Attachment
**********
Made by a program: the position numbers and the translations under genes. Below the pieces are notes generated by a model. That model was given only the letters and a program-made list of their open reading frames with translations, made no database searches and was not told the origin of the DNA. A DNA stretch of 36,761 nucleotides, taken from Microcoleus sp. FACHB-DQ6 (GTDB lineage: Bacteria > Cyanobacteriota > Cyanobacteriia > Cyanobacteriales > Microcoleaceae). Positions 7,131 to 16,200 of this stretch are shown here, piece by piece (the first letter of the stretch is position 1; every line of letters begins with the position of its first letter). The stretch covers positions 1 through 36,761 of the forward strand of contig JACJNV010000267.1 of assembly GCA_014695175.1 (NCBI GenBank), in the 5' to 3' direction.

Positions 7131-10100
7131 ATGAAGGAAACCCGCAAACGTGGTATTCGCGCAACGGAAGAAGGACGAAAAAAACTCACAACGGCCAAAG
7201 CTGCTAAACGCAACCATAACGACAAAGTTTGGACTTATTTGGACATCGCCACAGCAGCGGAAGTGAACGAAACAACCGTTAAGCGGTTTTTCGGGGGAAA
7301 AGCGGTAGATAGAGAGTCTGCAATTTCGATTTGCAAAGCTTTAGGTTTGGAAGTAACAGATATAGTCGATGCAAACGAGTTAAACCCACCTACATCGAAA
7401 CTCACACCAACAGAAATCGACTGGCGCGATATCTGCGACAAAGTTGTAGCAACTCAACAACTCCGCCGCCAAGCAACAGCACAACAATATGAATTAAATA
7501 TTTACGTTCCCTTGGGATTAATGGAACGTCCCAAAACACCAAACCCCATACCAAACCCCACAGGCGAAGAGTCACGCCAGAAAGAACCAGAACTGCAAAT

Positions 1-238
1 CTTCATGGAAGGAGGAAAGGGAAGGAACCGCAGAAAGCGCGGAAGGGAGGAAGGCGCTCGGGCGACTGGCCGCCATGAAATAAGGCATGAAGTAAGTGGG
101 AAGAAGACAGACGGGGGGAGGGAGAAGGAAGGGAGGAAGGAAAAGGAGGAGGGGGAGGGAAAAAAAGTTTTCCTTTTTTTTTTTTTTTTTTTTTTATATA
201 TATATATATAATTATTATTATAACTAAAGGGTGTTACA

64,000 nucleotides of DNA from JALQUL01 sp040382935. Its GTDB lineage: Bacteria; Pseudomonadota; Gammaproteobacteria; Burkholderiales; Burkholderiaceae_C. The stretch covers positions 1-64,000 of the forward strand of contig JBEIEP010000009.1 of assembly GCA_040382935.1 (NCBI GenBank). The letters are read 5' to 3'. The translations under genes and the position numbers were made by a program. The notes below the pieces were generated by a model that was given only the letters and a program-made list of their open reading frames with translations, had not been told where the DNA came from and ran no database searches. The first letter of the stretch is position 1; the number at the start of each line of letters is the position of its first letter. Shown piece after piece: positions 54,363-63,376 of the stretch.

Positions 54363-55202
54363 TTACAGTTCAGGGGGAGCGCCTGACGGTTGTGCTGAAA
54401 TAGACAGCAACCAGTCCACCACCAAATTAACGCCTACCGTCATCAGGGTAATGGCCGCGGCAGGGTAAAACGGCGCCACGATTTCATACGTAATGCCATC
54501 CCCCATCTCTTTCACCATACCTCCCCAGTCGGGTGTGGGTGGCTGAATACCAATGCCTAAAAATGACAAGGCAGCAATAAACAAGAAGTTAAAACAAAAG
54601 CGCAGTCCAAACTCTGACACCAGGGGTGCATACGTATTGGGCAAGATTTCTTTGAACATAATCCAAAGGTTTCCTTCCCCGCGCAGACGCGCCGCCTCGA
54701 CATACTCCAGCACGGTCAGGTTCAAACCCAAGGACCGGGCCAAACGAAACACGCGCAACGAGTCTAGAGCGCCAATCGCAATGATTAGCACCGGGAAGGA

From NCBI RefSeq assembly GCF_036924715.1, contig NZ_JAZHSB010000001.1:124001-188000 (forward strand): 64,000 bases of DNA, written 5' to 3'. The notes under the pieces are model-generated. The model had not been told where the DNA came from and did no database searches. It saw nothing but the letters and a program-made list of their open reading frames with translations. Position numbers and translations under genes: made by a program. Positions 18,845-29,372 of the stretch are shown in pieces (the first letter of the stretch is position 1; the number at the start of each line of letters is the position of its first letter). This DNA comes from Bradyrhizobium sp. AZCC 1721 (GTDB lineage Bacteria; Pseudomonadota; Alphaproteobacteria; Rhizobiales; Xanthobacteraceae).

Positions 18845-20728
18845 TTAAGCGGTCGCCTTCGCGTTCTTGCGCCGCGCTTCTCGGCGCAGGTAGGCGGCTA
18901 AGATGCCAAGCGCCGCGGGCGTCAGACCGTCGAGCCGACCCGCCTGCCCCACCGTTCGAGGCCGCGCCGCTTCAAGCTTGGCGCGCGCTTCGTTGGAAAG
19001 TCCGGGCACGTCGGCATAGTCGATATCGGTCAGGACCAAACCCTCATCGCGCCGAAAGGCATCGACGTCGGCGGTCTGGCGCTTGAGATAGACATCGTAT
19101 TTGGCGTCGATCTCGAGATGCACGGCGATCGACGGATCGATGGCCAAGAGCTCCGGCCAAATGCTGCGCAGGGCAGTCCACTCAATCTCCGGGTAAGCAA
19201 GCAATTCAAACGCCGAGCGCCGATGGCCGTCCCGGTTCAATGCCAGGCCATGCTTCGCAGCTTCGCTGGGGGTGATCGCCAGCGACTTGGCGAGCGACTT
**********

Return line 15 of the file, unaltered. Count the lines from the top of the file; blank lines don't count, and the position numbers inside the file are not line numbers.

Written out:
54401 TAGACAGCAACCAGTCCACCACCAAATTAACGCCTACCGTCATCAGGGTAATGGCCGCGGCAGGGTAAAACGGCGCCACGATTTCATACGTAATGCCATC